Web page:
PREEMIE FACTOIDS

Did you know that over 450,000 babies are born premature in the United States every year? And 15,000,000 worldwide. Because of their early arrivals preemies are more susceptible to a myriad health issues including apnea, PDA (Patent Ductus Arteriosis ) and RDS (Respiratory Distress Syndrome ). But technology and science continue to evolve. In fact, a preemie born today has a much greater chance at survival compared to only 10 years ago.  Keep checking back for more factoids.

World Prematurity Day 2015

World Prematurity Awareness Day.

Interesting.

By now, we all know what the purple ribbon means and we have all heard at least one story about a fantastic preemie, right?  There are so many success stories and I love it.  I love that parents who have a preemie today can hear stories of hope.  I guess that's why we needed a day to bring awareness. Makes sense.

November 17th is Prematurity Awareness Day.  The first day this was recognized was in 2003.  You may wonder how I know this – well, I will tell you a story.

The day before THAT day, our preemie was born – how very serendipitous.  Prior to the moment he was born, I had never even thought about having a preemie, never considered the fact that I may ever step foot into a NICU, I had never met a parent of a preemie, heard about a preemie (well, maybe I had heard about preemies, but I am pretty sure it always had a grim outcome), I certainly had never SEEN a preemie (or wanted to) before that day.  Talk about stepping out into an unknown world.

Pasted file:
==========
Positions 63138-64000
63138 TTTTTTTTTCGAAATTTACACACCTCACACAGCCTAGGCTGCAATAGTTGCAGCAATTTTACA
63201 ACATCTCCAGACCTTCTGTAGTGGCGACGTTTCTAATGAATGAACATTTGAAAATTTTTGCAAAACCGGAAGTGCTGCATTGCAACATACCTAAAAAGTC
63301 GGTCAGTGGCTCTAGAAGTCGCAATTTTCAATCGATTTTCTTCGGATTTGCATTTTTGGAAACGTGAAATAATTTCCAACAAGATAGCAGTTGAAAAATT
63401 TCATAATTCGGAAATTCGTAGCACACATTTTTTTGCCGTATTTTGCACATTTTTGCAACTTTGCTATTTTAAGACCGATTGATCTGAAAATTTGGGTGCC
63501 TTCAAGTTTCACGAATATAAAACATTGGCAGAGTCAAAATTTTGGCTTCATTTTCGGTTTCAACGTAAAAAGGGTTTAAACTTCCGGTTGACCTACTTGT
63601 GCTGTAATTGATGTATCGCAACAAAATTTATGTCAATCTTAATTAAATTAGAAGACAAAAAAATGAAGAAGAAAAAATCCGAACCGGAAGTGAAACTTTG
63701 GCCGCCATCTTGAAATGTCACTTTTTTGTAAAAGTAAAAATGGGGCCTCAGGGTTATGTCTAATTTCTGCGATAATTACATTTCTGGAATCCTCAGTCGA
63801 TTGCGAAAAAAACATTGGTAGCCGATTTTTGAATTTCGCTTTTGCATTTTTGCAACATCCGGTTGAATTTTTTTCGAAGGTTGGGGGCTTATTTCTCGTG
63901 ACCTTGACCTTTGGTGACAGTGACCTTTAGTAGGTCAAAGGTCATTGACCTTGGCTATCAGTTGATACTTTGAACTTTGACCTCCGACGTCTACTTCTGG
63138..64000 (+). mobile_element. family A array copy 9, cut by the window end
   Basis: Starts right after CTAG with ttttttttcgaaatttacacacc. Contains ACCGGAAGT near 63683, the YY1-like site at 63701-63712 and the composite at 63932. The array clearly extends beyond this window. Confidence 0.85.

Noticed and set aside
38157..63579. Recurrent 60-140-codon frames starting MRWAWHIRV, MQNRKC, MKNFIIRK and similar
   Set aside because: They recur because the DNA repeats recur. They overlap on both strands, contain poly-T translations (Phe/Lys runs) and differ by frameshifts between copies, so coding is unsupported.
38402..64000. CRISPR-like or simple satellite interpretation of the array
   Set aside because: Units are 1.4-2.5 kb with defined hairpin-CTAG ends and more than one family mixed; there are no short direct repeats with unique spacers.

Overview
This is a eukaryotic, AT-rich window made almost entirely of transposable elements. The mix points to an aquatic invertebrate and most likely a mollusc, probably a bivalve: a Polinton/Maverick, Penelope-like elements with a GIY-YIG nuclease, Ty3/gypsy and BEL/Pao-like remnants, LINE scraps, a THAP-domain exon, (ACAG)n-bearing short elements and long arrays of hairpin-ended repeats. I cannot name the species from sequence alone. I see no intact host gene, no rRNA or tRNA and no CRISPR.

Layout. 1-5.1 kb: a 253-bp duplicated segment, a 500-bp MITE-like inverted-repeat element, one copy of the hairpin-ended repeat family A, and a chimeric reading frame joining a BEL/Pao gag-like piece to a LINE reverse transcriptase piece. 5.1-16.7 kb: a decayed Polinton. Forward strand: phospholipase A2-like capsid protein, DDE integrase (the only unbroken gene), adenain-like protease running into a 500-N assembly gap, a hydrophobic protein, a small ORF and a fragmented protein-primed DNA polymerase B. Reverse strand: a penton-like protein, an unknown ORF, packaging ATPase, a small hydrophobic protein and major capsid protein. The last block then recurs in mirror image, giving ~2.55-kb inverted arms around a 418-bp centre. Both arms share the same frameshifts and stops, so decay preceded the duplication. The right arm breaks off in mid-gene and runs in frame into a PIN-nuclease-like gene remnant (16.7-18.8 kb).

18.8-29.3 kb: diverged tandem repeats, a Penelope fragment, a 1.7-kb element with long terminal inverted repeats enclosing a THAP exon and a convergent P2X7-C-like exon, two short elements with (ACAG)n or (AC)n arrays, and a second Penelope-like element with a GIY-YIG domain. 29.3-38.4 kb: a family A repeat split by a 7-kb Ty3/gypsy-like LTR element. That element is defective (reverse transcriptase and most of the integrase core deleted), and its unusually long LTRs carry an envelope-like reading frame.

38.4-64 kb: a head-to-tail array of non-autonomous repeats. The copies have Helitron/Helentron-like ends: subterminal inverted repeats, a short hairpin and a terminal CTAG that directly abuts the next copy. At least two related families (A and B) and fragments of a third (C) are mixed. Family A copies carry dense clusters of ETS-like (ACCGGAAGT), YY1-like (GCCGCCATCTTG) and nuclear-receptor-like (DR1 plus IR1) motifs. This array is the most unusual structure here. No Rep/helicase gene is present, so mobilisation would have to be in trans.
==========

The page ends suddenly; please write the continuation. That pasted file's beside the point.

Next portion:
And then the VERY NEXT DAY was Prematurity Awareness Day – the first one EVER.  What kind of weird universe were we living in?  This was obviously an issue in the world if they have to make a day to make people aware.  I was not aware.  I remember in my morphine fog (as most preemie mamas have in the days after their preemies are born) someone telling me that it was Prematurity Awareness Day and I just thought it was odd…or interesting…that I was still coming to grips with our new reality of having a preemie and here we were on Prematurity Awareness Day.